SLR - March 2019 - Terrence S. Park
Association of Hemoglobin A1c and Wound Healing in Diabetic Foot Ulcers
Reference: Betiel K. Fesseha, Christopher J Abularrage, Kathryn F Hines, Ronald Sherman, Priscilla Frost, Susan Langan, Joseph Canner, Kendall C. Likes, Sayed M Hosseini, Gwendolyne Jack, Caitlin W. Kicks, Swaytha Yalamanchi, and Nestoras Mathioudakis. Association of Hemoglobin A1c and Wound Healing in Diabetic Foot Ulcers. Diabetes Care. 2018 July 6; 41:1478–1485.
Scientific Literature Review
Reviewed By: Terrence S. Park, DPM
Residency Program: New York Presbyterian/Queens, Flushing, NY
Podiatric Relevance: The diabetic foot ulcer is a common condition seen and treated by podiatric surgeons and has major implications on quality of life as well as life expectancy. Notably, five-year mortality rates are as high as 55 percent for ischemic ulcers and 77 percent for those with a previous lower-limb amputation. Healing of a wound depends on many different factors, but previously published studies report no association between baseline A1c and wound healing. However, most of these studies have limitations where the measure of glycemic control was obtained prior to the initiation of the study, making it difficult to make inferences regarding the effect of the glucose control during treatment. In this study, baseline as well as prospective A1c were obtained to assess the effect of glycemic control and its effect on wound healing.
Methods: This is a retrospective study of an ongoing prospective, clinic-based study of patients with DFUs treated at an academic institution between July 2012 and March 2017 (4.7 years). Data from 584 wounds (total 270 patients) were included in this analysis. Cox proportional hazards regression model was used to assess the incidence of wound healing at any follow-up time. Criteria assessed in this study are long-term (>90 days) wound healing in relation to baseline A1c, nadir A1c change and mean A1c change from baseline, both unadjusted and adjusted for potential confounders.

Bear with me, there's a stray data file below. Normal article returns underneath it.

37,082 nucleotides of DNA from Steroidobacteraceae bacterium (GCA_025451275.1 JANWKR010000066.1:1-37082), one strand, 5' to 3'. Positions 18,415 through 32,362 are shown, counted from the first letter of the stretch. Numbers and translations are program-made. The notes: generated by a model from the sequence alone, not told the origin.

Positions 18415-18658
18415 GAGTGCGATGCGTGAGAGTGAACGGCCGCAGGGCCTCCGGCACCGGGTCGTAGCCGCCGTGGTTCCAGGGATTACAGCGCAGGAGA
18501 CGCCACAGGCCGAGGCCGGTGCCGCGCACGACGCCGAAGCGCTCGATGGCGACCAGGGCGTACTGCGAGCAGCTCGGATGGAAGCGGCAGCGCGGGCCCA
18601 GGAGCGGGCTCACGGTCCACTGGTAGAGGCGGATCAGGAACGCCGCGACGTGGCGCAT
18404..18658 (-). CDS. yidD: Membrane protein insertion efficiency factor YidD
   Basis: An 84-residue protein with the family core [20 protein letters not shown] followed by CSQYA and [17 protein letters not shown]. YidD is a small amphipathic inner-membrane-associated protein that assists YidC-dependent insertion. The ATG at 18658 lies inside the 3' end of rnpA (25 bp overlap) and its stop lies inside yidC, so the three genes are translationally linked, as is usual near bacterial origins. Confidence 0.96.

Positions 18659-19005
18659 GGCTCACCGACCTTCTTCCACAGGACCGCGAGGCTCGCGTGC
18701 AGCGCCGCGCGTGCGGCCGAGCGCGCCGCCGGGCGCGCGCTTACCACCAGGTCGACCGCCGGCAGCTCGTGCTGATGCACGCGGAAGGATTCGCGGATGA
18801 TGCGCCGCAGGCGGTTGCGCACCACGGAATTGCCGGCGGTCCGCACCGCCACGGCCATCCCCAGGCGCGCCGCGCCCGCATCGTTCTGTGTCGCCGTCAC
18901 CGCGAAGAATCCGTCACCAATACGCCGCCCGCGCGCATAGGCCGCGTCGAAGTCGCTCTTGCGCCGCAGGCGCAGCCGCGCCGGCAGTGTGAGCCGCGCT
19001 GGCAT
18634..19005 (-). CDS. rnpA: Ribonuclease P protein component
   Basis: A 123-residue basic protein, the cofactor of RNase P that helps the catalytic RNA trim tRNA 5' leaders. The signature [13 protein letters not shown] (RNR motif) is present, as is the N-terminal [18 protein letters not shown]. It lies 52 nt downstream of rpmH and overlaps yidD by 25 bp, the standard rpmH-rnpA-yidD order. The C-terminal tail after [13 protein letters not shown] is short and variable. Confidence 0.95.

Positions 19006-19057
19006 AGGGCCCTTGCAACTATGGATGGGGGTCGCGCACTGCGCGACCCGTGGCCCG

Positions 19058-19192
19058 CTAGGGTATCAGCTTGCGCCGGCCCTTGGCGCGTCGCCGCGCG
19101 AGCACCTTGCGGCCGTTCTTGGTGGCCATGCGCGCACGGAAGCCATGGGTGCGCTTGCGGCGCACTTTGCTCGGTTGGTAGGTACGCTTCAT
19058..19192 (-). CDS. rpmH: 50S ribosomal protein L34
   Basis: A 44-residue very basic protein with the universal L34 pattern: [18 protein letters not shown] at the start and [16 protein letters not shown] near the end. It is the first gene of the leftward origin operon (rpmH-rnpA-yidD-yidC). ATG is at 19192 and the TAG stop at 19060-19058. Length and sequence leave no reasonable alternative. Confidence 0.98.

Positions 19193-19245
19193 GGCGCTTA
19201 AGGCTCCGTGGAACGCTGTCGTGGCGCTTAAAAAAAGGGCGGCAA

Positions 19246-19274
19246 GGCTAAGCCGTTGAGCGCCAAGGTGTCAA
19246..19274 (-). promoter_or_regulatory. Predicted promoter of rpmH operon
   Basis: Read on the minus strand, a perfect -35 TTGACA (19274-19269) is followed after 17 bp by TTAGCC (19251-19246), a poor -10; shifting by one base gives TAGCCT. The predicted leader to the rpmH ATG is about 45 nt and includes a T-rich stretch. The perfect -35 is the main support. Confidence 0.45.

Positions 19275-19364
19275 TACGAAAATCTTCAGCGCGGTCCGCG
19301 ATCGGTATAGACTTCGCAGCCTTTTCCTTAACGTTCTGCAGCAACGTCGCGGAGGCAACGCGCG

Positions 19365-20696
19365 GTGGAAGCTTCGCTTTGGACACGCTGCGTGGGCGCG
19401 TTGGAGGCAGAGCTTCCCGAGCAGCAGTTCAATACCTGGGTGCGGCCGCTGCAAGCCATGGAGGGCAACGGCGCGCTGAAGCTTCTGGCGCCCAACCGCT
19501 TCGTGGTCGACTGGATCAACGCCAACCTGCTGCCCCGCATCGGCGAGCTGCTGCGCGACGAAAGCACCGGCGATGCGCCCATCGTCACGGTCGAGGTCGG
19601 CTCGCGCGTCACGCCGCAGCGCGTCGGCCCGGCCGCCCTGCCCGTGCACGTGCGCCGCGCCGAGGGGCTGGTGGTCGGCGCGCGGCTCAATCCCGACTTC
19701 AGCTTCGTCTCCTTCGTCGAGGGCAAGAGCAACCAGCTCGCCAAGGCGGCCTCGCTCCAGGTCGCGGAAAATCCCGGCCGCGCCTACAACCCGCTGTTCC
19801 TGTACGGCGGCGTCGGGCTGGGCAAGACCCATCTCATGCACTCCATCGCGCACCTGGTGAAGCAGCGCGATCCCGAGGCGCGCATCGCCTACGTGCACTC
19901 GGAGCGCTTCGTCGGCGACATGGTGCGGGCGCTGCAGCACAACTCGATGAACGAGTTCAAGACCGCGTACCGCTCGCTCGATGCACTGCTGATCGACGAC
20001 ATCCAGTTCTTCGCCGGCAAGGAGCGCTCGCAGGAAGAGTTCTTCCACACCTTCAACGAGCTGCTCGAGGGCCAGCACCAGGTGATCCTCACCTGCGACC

Results: Overall, baseline A1c was not associated with wound healing in both univariate or fully adjusted models. A paradoxical positive association was observed with long-term wound healing in the subset of participants with baseline A1c <7.5 percent who had worse glycemic control during the treatment period; groups with a nadir A1c change from -0.29 to 0.0 (tertile 2) and a nadir A1c change of 0.09 to 2.4 (tertile 3). However, there was no association with wound healing with the mean A1c change from baseline in this group. Neither nadir A1c change or mean A1c change were associated with long-term wound healing in participants with baseline A1c >7.5 percent.
Conclusion: Contrary to the authors' initial hypothesis that tight glycemic control can enhance outcomes, a clinically meaningful correlation between wound healing in patients with DFU and their diabetes status was not found. Even more interesting was the fact that better wound healing was observed in a group with better baseline glycemic control (baseline A1c <7.5 percent) when the A1c was elevated during the study period. This paradoxical finding is counterintuitive. One of the possible explanations offered by the authors was the adverse effect of hypoglycemia on the healing process. This requires confirmation in future studies, perhaps with a design that takes account of the effect of timing and dosage of hypoglycemic agents administered during the treatment period.